Last week in the Knesset plenum, he unexpectedly ascended the rostrum in a strange, wintry navy blue jacket and denounced what he called “beastly behavior” of the soldier’s defenders, including Bayit Yehudi chairman and frequent Ya’alon critic Naftali Bennett.
Ya’alon did not stop there, telling reporters Wednesday that “the IDF chief of staff will decide the rules for opening fire, not the leaders of gangs.”
Asked to whom he was referring when he spoke of “gangs,” a Ya’alon adviser said “bloodthirsty extremists on the fringes who have infiltrated into the mainstream,” which is a euphemism for the settlers and other hawks who have joined the Likud over the past decade.
Former MK Moshe Feiglin, who led them and served as their figurehead, has since left the Likud.
But his approach of registering thousands of far-rightists, regardless of whether they vote for the party in general elections, has been adopted by many others.
The Ya’alon adviser said he used such strong language because “when he sees what he sees, he cannot put his head in the sand and he must tell the truth.” He said Ya’alon would not be deterred by threats from extremists.
“He has been getting a lot of love and hugs from Likudniks who want to strengthen him,” the adviser said. “People are surprised to see a politician who puts the state before his own personal good. A large majority supports him.”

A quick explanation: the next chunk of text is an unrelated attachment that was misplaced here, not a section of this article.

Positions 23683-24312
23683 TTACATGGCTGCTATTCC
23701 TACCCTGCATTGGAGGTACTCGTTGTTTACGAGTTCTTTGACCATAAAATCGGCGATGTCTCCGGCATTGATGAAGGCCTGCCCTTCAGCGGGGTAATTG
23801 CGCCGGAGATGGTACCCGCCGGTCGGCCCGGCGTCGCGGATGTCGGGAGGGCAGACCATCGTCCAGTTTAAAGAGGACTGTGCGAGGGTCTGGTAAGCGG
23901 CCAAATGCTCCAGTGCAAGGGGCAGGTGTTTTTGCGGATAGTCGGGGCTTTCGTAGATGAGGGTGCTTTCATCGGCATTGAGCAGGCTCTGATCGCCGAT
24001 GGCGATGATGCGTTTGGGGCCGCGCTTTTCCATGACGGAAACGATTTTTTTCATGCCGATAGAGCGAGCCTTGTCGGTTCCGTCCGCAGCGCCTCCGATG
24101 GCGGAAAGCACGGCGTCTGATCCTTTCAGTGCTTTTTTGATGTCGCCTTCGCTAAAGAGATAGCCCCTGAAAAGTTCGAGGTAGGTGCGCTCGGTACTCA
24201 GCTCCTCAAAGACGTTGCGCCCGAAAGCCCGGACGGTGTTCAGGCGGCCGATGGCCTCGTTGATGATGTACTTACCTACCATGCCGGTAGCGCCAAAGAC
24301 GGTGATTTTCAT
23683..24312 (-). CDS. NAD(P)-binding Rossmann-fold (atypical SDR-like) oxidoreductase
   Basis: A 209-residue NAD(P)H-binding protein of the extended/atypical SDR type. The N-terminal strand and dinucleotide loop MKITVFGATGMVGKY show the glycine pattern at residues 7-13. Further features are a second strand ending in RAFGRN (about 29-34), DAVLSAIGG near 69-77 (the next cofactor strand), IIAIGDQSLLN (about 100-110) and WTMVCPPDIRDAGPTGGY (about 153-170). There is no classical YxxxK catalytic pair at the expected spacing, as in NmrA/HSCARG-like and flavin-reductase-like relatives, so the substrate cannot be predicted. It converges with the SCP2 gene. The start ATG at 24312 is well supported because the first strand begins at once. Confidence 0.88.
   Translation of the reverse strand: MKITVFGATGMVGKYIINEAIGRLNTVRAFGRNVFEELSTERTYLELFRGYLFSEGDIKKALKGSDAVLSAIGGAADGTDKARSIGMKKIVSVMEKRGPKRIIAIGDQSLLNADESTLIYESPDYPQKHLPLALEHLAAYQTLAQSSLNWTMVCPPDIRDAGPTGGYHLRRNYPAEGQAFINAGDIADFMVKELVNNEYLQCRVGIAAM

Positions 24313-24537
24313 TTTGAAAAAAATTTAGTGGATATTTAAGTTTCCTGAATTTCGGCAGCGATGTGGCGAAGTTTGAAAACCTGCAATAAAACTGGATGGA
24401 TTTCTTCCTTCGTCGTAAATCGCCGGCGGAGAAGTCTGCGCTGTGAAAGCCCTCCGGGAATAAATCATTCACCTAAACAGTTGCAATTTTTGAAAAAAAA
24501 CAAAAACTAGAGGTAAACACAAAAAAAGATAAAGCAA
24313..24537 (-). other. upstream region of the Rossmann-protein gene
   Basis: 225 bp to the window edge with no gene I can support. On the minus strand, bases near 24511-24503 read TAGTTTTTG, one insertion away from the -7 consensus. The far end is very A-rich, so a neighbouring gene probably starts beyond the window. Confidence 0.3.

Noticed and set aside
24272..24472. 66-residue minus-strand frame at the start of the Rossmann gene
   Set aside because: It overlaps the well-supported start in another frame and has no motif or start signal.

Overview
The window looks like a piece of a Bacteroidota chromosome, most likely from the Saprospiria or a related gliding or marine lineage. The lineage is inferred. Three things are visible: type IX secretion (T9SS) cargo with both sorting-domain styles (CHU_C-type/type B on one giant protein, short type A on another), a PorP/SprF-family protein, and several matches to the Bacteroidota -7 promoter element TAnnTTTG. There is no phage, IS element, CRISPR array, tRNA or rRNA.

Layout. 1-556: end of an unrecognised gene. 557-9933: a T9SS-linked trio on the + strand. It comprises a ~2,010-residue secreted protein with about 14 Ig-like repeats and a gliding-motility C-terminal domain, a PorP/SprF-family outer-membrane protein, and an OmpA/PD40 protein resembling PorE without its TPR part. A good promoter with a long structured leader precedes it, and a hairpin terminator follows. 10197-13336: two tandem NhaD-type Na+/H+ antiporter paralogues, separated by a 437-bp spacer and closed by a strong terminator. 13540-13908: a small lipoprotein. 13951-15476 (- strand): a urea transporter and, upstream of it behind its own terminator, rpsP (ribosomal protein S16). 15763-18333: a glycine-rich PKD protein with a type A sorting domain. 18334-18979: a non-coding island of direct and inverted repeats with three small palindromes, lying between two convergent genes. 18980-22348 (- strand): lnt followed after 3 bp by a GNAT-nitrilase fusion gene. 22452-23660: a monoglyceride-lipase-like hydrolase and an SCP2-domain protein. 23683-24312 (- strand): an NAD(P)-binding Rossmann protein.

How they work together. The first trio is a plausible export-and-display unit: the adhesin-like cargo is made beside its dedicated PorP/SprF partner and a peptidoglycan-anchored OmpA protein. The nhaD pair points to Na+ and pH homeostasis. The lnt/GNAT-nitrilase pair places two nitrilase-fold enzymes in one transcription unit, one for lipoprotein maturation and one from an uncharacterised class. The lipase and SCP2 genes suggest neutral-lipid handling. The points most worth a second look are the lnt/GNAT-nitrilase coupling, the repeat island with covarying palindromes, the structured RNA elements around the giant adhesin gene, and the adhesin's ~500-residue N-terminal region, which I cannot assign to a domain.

One MK suggested that Ya’alon had purposely decided to go overboard in attacking the extreme Right, because while there are many hawks in Likud, the more moderate elements in the party lack a leader behind Netanyahu.
The adviser denied that Ya’alon had such a strategy as well as the speculation that he could find himself in a more centrist party in the future.
“He is a Likudnik and people who suggest otherwise are bored,” the adviser said.
In response to the attacks from central committee members, a group of Likud activists who back Ya’alon sent their own messages in party WhatsApp groups with the headline “The Likudniks are with the defense minister.”
Likud activist Lior Harari wrote that “the blitz we have seen on Minister Ya’alon is not new and comes from narrow political interests.”